Ulster County Provides Update on Work of Truth and Reconciliation Commission

Posted May 15, 2024

New Website and Narrative Walking Tour Planned for Later This Year


KINGSTON, NY - The Offices of the Ulster County Executive and County Clerk announce the progress made by the Ulster County Truth and Reconciliation Commission, and plans to share its findings with the public this year. 


The Ulster County Truth and Reconciliation Commission, comprised of professors, local historians, and educators, was created three years ago with the support of then-County Executive Pat Ryan and Radio Kingston to conduct primary historical research into slavery in Ulster County and chronicle the lives of individuals of African descent, with the goal of providing an honest and expansive understanding of the legacy of slavery in Ulster County, and to create an accessible resource for educators, students, and the community. 


The Commission is completing a website, which will go live in June, with a searchable database of all primary documents, an interactive map containing the locations of historic houses in Ulster County known to have been involved in enslavement, an overview of historic Black burial grounds, and an extensive collection of stories chronicling the lives of historic personages of African descent.


Later this year, the Commission will unveil a narrative walking tour through history, produced by Sound and Story, and presented in the voice of Ceazar Smith, a 19th-century Black resident of Kingston who was laid to rest in the Pine Street Burial Ground.


The Commission's efforts are bolstered by its dedicated members:


  • Albert Cook (Co-Chair) has been a member of the Social Studies Department at New Paltz High School for 25 years, where he currently teaches World History, AP American History, and Black History. He also has been an instructor in the Urban Education Initiative at Vassar College, where he co-taught classes on the Legacy of Dr. King, the History of Black Voter Disenfranchisement, and the History and Legacy of Mass Incarceration. He has lectured throughout the region on issues surrounding the history of African Cultures and the development of Race and Racism in North America.
  • Susan Stessin-Cohn (Co-Chair),co-author of In Defiance, Runaways from Slavery in New York’s Hudson River Valley, 1735–1831, and former professor of social studies education at SUNY New Paltz, is currently the Historian for the Town of New Paltz. She is a recipient of the Bruce Dearstyne Award for excellence in the educational use of local government records; the New York State Archives Award for the best use of primary local documents in a curriculum in NYS; and the Pride of Ulster County Award for research on the Ulster County Poorhouse. She has appeared on both CSPAN and PBS.
  • Ashley Hurlburt-Biagini is a research historian and web developer in the Hudson Valley. She is the former Manager of Collections and Archives at Historic Huguenot Street, where she co-curated various exhibits. Ashley has appeared on WYNT Channel 13, is on the research committee for the Sacred Place of My Ancestors, and is the co-author of In Defiance: Runaways from Slavery in New York’s Hudson River Valley, 1735–1831.
  • Philip White is a recent graduate of SUNY New Paltz and has been involved since the Fall of 2022 in researching the history of slavery in the Hudson Valley. The son of a historian, he grew up in Poughkeepsie, where he first became acquainted with the long legacy of anti-slavery movements in the area.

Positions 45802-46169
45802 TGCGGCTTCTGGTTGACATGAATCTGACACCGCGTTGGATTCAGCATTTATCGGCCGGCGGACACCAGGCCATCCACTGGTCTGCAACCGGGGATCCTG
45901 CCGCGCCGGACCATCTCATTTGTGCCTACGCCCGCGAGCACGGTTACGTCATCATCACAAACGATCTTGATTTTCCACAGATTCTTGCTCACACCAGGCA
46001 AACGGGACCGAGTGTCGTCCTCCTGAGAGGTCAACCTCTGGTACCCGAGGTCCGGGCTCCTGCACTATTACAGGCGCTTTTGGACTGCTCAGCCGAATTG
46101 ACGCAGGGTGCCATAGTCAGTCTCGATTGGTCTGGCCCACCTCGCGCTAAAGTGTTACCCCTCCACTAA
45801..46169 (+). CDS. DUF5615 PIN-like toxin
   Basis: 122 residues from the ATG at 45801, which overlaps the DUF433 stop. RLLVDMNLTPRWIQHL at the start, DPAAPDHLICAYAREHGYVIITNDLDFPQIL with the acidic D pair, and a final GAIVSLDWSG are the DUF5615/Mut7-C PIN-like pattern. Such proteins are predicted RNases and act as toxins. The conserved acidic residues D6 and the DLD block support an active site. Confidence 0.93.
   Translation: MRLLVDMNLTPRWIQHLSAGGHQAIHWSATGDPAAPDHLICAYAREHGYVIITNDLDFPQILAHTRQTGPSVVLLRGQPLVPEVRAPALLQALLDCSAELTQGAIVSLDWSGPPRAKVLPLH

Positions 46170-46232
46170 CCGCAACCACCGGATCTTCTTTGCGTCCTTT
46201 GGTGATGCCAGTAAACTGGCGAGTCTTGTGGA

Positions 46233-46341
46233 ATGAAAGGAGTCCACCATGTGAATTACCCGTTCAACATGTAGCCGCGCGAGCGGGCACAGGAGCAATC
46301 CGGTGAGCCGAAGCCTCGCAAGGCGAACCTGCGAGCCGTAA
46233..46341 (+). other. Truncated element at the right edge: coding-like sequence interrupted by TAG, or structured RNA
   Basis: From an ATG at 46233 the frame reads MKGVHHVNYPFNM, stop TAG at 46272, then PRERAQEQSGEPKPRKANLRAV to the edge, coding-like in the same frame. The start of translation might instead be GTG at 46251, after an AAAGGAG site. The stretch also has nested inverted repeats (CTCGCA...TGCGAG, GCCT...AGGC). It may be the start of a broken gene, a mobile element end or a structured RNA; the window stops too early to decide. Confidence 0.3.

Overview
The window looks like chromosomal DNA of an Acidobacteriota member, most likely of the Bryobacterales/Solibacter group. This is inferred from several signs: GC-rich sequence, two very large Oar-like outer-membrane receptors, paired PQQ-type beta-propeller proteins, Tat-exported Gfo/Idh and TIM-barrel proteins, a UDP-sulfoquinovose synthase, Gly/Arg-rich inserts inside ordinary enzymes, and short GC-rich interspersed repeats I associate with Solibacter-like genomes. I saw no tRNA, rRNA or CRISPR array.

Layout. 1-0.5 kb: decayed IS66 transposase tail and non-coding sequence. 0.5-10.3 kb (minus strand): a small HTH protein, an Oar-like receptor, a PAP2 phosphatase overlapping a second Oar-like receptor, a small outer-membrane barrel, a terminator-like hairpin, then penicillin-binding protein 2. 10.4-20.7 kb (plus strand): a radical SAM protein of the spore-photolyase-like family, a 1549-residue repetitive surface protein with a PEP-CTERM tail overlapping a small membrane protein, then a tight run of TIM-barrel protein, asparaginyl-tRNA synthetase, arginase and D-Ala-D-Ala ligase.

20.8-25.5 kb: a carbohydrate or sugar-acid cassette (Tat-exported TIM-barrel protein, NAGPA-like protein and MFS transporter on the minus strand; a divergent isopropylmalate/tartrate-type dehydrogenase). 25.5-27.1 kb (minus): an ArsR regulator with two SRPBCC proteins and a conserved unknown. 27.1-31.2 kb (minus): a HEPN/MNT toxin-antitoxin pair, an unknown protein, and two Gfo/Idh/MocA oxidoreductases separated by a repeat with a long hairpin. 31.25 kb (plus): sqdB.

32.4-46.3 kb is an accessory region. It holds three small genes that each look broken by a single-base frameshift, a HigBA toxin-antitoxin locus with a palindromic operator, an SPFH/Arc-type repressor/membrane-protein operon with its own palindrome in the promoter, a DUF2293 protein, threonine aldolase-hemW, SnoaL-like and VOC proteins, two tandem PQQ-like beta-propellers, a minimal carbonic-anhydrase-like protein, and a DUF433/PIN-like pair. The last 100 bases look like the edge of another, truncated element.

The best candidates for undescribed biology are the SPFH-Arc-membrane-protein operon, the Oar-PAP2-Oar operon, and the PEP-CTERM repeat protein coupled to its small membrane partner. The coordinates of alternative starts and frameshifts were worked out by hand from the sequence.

In addition, the Commission benefits from the expertise and guidance of County Historian Geoffrey Miller and the County Archivist Jonathan Palmer, and the Commission’s Advisory Board, which includes Erica Brown, Taylor Bruck, Debra Bruno, Jimmy Buff, Wendy E. Harris, Donna Jeffress, Esi Lewis, Esq., Jonathan Palmer, Kitt Vanderzee Potter, and Philip Timbrouck. 


“The establishment of the Ulster County Truth and Reconciliation Commission signifies our commitment to confronting the legacy of slavery and chronicling the lives of individuals of African descent whose stories have not been told,” said County Executive Metzger. “By acknowledging this history and expanding our perspectives on it,  we take a significant step toward healing and understanding. I commend the dedicated members of the commission and advisory board for their work in bringing this important initiative to fruition.”


"It has been very exciting to see the amazing historic records in our care scrutinized and utilized so extensively,” said Ulster County Clerk Nina Postupack. “As the keeper of these documents, I have been honored to work in partnership with the Truth and Reconciliation Commission to ensure our records contributed towards the formation of an authentic truth, no matter how difficult that truth may be, concerning the legacy of slavery in a community I've had the pleasure to serve.”


“The Truth and Reconciliation Commission is a unique opportunity for the Ulster County Government to show our commitment to eradicating racism by allocating resources and sharing primary documents under the care of the County Clerk to provide a more complete and accurate history of slavery in Ulster County for the healing and uniting of our collective community,” said Ulster County Chief Diversity Officer Esi Lewis. “We are grateful to the Commission and the advisors for the time and energy they continue to invest into this project and our community.” 




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